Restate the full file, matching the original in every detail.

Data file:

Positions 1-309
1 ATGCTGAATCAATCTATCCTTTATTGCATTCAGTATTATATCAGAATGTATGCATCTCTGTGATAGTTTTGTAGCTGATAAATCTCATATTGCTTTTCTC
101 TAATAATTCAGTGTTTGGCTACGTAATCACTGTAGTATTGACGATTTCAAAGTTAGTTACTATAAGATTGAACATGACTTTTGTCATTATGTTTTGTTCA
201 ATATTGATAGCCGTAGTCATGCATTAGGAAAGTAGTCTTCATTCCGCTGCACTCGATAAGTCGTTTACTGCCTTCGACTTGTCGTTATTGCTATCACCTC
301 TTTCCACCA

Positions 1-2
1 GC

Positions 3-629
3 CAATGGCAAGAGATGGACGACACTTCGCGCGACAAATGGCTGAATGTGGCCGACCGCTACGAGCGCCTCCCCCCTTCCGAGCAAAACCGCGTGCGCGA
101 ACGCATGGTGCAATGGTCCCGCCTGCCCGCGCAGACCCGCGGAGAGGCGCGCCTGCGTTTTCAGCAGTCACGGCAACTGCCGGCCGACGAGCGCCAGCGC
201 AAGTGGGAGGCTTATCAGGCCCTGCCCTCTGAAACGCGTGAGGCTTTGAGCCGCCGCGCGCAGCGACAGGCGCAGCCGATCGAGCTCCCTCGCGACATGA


Positions 1-309
1 ATGCTGAATCAATCTATCCTTTATTGCATTCAGTATTATATCAGAATGTATGCATCTCTGTGATAGTTTTGTAGCTGATAAATCTCATATTGCTTTTCTC
101 TAATAATTCAGTGTTTGGCTACGTAATCACTGTAGTATTGACGATTTCAAAGTTAGTTACTATAAGATTGAACATGACTTTTGTCATTATGTTTTGTTCA
201 ATATTGATAGCCGTAGTCATGCATTAGGAAAGTAGTCTTCATTCCGCTGCACTCGATAAGTCGTTTACTGCCTTCGACTTGTCGTTATTGCTATCACCTC
301 TTTCCACCA

Positions 1-2
1 GC

Positions 3-629
3 CAATGGCAAGAGATGGACGACACTTCGCGCGACAAATGGCTGAATGTGGCCGACCGCTACGAGCGCCTCCCCCCTTCCGAGCAAAACCGCGTGCGCGA
101 ACGCATGGTGCAATGGTCCCGCCTGCCCGCGCAGACCCGCGGAGAGGCGCGCCTGCGTTTTCAGCAGTCACGGCAACTGCCGGCCGACGAGCGCCAGCGC
201 AAGTGGGAGGCTTATCAGGCCCTGCCCTCTGAAACGCGTGAGGCTTTGAGCCGCCGCGCGCAGCGACAGGCGCAGCCGATCGAGCTCCCTCGCGACATGA